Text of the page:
Improving the youth sailing experience
Published on February 21st, 2023
by Craig Leweck, Scuttlebutt Sailing News
It took me too long to learn that the best place for me to be while my kids were racing Sabots was not to be where they were racing Sabots. I knew too much, and wanted to share it all, which took the focus off their experience. It wasn’t about fun; it was about outcome.
But I did enjoy watching my kids play baseball, mostly because I didn’t have any ability in that sport. I could relax, plus it was sort of fun watching those parents agonize who knew the game. I could totally relate.
In Southern California, the Sabot race course was within sight of shore, making it too easy to lurk. For the peering Optimist parent, their access to offshore race courses requires heavy investment in personal powerboats. The desire for parents to be supportive in sailing is way more expensive than baseball, and if it includes buying support boats, the sport of sailing is not helping itself.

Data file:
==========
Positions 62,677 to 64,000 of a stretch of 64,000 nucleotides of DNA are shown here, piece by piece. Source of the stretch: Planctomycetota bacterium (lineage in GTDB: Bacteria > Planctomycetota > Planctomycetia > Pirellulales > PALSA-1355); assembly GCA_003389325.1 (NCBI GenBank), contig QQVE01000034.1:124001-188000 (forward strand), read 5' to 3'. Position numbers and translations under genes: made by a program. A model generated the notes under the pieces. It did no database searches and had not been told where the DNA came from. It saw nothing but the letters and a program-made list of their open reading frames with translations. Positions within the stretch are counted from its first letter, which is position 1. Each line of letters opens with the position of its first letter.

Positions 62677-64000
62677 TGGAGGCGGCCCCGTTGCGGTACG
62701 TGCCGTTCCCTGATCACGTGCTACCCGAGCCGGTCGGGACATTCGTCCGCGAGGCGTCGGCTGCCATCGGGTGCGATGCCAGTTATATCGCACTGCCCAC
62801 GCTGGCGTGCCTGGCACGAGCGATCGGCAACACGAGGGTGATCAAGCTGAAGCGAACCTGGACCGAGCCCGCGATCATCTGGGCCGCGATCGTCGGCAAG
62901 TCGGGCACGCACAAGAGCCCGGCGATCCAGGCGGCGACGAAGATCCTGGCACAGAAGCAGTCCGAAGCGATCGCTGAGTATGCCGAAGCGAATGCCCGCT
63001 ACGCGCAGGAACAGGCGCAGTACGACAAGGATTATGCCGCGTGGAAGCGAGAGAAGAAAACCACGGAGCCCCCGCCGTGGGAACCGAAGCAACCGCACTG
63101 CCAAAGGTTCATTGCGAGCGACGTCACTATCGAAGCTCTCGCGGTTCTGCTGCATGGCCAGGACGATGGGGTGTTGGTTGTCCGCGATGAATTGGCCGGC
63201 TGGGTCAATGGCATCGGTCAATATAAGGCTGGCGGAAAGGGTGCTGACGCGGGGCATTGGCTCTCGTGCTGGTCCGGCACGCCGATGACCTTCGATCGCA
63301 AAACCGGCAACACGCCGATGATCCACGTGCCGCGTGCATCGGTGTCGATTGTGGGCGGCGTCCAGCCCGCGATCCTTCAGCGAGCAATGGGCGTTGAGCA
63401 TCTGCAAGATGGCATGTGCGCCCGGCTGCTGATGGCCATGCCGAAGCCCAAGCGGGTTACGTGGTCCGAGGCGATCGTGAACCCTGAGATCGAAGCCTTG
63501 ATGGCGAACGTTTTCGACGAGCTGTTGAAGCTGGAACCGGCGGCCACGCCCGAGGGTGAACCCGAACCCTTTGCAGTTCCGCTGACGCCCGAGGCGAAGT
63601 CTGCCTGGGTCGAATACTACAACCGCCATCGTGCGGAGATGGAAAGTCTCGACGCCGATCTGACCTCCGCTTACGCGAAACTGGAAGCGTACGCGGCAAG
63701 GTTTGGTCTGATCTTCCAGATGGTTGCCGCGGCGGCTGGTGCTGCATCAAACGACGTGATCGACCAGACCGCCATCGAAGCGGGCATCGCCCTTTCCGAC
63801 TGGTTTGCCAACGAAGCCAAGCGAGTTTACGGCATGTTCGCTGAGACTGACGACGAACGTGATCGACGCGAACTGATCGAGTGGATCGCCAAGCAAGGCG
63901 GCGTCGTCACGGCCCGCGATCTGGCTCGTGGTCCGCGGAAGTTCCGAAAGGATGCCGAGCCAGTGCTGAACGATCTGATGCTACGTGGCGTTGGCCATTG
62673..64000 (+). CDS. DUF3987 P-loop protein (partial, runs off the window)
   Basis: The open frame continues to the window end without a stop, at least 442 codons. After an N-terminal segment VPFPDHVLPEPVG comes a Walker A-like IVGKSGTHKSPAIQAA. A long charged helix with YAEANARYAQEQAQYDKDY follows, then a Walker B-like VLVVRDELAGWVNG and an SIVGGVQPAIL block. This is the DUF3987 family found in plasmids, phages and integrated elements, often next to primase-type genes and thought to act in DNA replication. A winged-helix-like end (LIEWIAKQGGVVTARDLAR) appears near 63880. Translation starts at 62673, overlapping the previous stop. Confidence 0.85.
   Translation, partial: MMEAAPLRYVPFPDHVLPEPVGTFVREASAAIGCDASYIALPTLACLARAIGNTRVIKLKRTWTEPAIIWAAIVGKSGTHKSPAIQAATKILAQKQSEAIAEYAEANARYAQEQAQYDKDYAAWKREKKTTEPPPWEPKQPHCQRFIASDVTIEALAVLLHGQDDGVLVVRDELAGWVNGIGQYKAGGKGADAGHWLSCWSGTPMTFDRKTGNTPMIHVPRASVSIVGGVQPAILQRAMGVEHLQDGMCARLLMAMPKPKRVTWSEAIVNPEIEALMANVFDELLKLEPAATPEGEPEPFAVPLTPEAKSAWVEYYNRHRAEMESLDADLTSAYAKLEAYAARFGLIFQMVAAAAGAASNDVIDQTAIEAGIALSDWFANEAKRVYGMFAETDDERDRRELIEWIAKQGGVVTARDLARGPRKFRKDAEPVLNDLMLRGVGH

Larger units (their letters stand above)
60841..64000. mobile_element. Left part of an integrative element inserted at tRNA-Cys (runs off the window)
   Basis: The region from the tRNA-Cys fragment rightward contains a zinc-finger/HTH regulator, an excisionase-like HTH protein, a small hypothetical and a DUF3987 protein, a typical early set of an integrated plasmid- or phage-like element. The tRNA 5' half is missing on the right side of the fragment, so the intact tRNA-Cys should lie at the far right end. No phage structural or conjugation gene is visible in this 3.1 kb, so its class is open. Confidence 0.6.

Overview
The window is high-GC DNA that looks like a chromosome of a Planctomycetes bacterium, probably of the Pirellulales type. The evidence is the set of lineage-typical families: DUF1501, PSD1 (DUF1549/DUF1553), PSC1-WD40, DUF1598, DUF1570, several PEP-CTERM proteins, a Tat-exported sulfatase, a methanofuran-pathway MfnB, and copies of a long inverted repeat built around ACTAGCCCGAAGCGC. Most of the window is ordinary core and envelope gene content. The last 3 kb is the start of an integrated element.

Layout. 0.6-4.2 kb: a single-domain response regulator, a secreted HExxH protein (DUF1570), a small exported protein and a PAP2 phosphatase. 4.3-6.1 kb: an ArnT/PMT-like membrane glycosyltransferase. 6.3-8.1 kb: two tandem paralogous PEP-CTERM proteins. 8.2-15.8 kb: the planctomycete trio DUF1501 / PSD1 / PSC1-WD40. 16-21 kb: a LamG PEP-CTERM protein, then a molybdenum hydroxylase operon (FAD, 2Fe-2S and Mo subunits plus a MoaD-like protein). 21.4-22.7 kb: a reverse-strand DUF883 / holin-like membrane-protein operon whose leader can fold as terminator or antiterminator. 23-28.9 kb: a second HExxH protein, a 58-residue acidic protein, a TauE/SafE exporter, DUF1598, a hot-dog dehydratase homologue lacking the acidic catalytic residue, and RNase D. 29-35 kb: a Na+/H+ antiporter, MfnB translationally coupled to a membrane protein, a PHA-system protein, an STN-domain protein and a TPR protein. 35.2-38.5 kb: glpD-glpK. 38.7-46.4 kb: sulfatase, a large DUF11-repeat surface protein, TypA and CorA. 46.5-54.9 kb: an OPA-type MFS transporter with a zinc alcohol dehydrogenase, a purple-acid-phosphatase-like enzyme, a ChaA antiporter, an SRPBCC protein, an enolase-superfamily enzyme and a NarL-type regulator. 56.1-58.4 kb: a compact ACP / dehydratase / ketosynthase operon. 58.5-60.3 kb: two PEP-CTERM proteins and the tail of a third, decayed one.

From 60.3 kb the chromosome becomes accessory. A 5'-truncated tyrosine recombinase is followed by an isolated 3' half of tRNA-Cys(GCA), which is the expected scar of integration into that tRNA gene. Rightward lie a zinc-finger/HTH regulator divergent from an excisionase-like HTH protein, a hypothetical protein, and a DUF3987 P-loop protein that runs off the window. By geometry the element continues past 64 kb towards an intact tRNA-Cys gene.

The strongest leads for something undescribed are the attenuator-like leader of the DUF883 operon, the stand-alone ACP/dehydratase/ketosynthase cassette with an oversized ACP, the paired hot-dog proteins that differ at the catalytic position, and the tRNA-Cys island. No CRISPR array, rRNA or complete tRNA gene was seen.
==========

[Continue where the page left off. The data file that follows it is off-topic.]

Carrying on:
If youth events have a high likelihood of private support boats, maybe they need restrictions and solutions. Youth advocate Joe Cooper was curious if there could be large spectator vessels for parents (and coaches), drone coverage back to land-based screens, or Facebook live-streaming.
While these ideas add cost and complexity, the burden is not nearly the same as parents buying, maintaining, and transporting private boats.
There are plenty of reasons why sports are good for kids, but the easiest way to screw up their experience is to not make it about them, and to focus too much on outcome rather than process. Eliminating parents may relieve some of the tension… it worked for me.
Competition isn’t the easiest activity to enjoy when you are struggling, particularly for young people who must develop self-esteem and confidence, but sailing is fun and that needs to always be present in the experience.